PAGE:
Your Guide to Fuel Stations in Iceland
You don’t want to be left stranded if your tank runs empty, or have to pay our service fee when you return our hire car without a full tank of petrol. Our article is here to give you all the information you need about petrol stations in Iceland, which are a little different to the stations you might be used to in the UK.
Early and Often
While there are plenty of petrol stations around the country, the best method to stay best prepared is to top up your car whenever you drive past an available petrol station. If you plan on having a long day out exploring, you might not see another station for a long period of time, particularly when travelling on Iceland’s f-roads in the Highlands. Even though you might not think it’s worth it, it could save you from having to detour later in the day.
When stopping at a full-service petrol station in Iceland, this is a fairly standard procedure. You can either fill up your own car using the pump (usually a green handle for petrol, black for diesel) or someone will fill up for you, and then you will need to enter the kiosk to pay for the petrol you have used.
You may be surprised to find that no one is around at some petrol stations when you pull in to fill up. This becomes increasingly common when you leave built-up areas and are driving around Iceland for days at a time. In these cases, the petrol pumps are self-service, meaning you will need a credit or debit card with a pin number in order to fill up your cars. This is important to note as some credit cards will only have a postcode to enter.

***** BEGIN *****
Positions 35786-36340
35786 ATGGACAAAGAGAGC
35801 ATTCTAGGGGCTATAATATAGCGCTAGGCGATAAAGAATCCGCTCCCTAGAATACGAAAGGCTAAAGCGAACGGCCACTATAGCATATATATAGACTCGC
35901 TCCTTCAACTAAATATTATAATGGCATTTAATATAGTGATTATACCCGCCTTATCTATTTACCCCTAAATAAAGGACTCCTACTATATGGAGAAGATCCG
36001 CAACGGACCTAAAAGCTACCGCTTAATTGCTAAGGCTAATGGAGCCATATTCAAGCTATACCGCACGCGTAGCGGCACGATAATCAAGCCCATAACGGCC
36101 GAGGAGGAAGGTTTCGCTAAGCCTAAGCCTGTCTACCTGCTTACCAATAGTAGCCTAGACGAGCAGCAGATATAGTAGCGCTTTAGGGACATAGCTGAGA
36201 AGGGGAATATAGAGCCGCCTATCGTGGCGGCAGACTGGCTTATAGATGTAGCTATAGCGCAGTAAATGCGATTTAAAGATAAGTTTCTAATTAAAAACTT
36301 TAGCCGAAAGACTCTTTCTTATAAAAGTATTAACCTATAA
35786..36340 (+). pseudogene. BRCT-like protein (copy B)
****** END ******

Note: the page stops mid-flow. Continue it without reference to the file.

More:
When filling up at a self-service petrol station in Iceland, all you will need to do is pay on the credit card machine, tell the machine which petrol pump you are using, and then fill up. If you are unsure of the process, it’s best to stop at a full-service petrol station with a person that can show you how to do this before attempting it at a self-service stop.
How expensive is fuel in Iceland?
Fuel in Iceland isn’t cheap. Don’t be surprised when the price tag is higher than you expect, even when filling up a tank on a small city car. Iceland is also experiencing a rise in petrol costs at the moment, with an increased average of around £1.767 per litre, or IKR 295.266. Petrol prices will vary from station to station, with higher prices nearer to the capital and lower prices more often displayed further north or east of the country. This is something to factor into your Iceland holiday budget if choosing to hire a car to see the best of Iceland.
Where are the petrol stations in Iceland?
There are plenty of petrol stations across the country, with the majority focused near the capital city of Reykjavik and near the Golden Circle, as these are typically the busiest for vehicles in Iceland. This map below gives a good indication of the amount of petrol stations, and Google is a great help when searching for a location for your next fill-up.